True, direct is emerging from the worst recession since the early 90s in better fettle than its peer disciplines. And, yes, its agencies have proved more efficient than above-the-line agencies, for which the super groups should be thankful. But, a year after Campaign launched the DM essays, little has happened to help DM seize its opportunities.
There haven't been enough beefy pitches to get things moving, for a start.
The big clients have consolidated their business into a lucky few. These lucky few, many of which are still making an embarrassing number of redundancies, are running their prized accounts at a loss just to hang on to them. And, sadly, the market lacks a truly revolutionary start-up, a Clemmow Hornby Inge or a Naked, to give it a much-needed kick up the backside, move the work around and get people thinking differently.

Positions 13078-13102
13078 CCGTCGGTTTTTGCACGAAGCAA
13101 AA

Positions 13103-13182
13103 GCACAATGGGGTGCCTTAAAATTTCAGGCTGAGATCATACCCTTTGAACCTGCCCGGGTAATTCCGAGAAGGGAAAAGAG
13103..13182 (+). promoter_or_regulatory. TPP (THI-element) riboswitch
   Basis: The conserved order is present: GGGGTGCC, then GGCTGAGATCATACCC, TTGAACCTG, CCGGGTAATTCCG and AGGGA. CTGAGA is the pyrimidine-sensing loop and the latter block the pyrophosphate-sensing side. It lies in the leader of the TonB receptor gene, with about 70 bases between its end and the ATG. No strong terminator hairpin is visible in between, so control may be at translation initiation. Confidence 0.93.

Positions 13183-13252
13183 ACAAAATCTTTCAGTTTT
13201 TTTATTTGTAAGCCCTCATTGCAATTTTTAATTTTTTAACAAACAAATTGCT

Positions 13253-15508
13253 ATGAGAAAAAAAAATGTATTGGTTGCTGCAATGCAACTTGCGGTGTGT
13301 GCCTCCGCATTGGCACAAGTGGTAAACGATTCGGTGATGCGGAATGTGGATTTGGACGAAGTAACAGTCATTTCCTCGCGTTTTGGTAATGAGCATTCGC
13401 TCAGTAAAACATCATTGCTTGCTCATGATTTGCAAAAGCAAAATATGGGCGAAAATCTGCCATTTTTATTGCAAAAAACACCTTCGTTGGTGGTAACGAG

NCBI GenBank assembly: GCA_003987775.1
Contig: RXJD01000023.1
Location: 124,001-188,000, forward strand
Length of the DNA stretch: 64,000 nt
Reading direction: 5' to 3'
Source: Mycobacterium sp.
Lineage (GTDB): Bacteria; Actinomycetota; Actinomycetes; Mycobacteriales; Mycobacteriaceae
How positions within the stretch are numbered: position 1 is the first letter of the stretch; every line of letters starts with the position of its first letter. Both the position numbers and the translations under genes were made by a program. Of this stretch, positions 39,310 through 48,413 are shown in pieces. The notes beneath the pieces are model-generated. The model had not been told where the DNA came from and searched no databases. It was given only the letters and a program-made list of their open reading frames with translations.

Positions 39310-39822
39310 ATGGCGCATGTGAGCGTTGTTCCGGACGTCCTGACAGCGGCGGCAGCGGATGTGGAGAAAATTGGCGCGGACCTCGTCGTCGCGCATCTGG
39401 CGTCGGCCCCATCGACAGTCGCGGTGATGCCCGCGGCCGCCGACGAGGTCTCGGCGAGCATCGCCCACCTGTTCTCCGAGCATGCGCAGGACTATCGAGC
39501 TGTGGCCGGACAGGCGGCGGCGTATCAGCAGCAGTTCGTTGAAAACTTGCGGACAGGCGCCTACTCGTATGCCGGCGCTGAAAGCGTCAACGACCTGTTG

Things seem to be a bit stuck.
Beyond all this, it's hard to be too negative about direct. Sure, it is difficult to celebrate responsiveness as direct mail open and read rates tumble. Or efficiency as the mountain of packages on the welcome mat grows ever taller.
Even so, the fact is that modern direct agencies increasingly have what 21st-century clients want. Expertise across all media, ultra-sophisticated measurement systems and so much data they probably know more about you than you know yourself.
But where direct agencies are really threatening to tread on toes is creativity. "Creativity that works," they call it. Just as clients want more effective advertising, they also want more creative DM. And direct agencies are beginning to deliver the goods, rubbishing the assumption that just because an ad has a response mechanism built into it, it can't be both effective and creative.
Best of all, there's a buzz about direct that runs throughout the following pages. It seems that "double art on a Friday afternoon" feeling, typical of a vibrant ad agency, is creeping into direct agencies too.
This article was first published on Campaign